Ladies, gentlemen, and scientific publication at the Royal Society, 1945-1990
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This paper extends the scholarship on gender and scientific authorship by exploring women’s involvement in editorial decision-making. Prior to 1945, women scientists could submit their work to the journals of the Royal Society, but they were excluded from all editorial and evaluation roles: such gate-keeping roles were reserved for Fellows of the Society. We draw upon the Society’s archive to examine the experiences of female authors, referees, and communicators in the period after women were admitted to the Fellowship. We investigate the involvement of women in both anonymous roles (e.g. as referees), and in publicly-visible positions of editorial responsibility (e.g. as communicators, and committee chairs). We reveal that women were better represented in both types of roles in the 1950s than in the 1970s and 1980s. These findings are pertinent to current debates about bias in the peer-review system, and the gendering of academic reward and recognition structures.
Rostvik , C M & Fyfe , A 2018 , ' Ladies, gentlemen, and scientific publication at the Royal Society, 1945-1990 ' Open Library of Humanities , vol 4 , no. 1 , pp. 1-40 . DOI: 10.16995/olh.265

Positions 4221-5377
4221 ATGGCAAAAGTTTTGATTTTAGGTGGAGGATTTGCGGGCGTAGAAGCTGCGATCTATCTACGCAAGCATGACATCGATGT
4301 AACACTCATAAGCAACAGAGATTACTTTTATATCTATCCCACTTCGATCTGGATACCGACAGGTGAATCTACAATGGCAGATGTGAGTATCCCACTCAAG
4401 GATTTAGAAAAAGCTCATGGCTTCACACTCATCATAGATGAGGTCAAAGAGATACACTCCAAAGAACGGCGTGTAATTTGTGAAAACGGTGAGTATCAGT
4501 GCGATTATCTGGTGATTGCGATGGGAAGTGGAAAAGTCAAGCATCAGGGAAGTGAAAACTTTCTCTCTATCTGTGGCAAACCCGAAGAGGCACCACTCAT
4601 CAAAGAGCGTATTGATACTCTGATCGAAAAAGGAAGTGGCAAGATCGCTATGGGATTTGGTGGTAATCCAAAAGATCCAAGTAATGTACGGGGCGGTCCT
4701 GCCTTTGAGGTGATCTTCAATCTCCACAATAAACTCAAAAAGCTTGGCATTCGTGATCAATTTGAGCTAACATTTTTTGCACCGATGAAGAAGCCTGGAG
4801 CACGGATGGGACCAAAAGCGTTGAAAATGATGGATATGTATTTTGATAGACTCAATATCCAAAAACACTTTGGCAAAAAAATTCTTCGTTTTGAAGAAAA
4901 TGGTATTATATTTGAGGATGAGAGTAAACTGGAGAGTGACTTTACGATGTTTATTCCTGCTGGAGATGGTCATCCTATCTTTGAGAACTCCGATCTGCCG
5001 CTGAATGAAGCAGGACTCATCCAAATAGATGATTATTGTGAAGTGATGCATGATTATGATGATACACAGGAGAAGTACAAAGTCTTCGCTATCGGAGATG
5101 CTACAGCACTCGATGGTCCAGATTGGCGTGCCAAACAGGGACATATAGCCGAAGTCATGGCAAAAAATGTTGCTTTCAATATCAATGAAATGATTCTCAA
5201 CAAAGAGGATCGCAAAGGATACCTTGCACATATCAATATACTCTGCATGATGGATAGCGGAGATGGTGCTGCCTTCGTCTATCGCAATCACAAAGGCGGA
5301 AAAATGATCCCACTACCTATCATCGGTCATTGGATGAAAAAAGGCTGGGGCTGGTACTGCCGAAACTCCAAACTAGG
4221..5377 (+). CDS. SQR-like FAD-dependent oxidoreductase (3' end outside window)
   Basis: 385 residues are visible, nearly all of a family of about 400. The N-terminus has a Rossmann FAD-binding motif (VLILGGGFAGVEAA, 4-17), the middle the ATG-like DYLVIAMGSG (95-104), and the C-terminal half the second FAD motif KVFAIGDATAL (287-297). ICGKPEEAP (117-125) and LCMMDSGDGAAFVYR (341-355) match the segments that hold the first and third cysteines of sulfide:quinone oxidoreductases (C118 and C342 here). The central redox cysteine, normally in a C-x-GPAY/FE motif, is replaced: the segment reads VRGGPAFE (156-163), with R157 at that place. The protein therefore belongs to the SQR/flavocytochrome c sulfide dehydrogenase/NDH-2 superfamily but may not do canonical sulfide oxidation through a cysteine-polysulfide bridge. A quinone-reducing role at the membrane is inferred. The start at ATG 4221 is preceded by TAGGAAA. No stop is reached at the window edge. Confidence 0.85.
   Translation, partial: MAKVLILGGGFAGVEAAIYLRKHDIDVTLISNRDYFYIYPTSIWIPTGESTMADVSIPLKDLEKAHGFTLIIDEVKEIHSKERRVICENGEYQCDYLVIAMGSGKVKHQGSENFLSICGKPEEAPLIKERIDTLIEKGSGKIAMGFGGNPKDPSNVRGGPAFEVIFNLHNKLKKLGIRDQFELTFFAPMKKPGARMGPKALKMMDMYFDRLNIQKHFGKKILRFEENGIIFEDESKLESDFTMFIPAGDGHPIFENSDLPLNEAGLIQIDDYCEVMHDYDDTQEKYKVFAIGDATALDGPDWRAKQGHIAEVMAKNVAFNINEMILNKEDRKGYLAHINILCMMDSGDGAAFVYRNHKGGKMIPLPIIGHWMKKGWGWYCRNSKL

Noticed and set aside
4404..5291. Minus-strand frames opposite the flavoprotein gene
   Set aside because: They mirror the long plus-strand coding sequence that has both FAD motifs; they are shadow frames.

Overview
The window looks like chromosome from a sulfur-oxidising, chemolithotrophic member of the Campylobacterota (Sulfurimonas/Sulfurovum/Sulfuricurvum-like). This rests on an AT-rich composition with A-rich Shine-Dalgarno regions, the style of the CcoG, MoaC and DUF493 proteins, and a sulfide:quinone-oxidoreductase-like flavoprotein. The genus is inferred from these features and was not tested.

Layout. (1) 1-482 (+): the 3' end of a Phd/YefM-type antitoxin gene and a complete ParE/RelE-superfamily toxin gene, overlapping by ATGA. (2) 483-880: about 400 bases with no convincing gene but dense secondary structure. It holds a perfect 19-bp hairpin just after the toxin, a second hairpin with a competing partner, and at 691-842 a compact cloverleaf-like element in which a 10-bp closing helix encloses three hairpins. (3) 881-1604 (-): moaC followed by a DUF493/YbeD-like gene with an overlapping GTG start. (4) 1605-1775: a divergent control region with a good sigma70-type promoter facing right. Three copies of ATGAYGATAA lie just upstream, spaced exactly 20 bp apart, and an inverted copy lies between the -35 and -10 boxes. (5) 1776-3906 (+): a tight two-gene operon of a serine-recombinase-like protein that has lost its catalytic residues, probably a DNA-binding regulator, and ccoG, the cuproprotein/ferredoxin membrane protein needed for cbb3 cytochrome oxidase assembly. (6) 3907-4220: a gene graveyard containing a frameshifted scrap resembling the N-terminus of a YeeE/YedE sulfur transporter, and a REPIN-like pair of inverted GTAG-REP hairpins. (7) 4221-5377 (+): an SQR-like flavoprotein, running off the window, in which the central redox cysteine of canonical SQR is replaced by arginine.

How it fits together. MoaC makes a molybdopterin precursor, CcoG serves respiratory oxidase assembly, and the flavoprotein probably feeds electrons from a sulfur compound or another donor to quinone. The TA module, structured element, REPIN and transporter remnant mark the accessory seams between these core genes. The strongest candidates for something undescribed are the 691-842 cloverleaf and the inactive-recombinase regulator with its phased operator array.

Open Library of Humanities
[Submitted Manuscript] Copyright the Authors 2018. This is the submitted version, please do not circulate without the authors’ consent.[Accepted Manuscript] © the Authors. This is the author created accepted version manuscript following peer review and as such may differ slightly from the final published version. The final published version of this work is available at http://dx.doi.org/10.16995/olh.265[Final published version] © 2018 The Author(s). This is an open-access article distributed under the terms of the Creative Commons Attribution 4.0 International License (CC-BY 4.0), which permits unrestricted use, distribution, and reproduction in any medium, provided the original author and source are credited. See http://creativecommons.org/licenses/by/4.0/.
DescriptionThe research for this article was funded by the Arts and Humanities Research Council, grant AH/K001841, as part of the project ‘Publishing the Philosophical Transactions: The Economic, Social and Cultural History of a Learned Journal, 1665–2015’. See: https://arts.st-andrews.ac.uk/philosophicaltransactions/.
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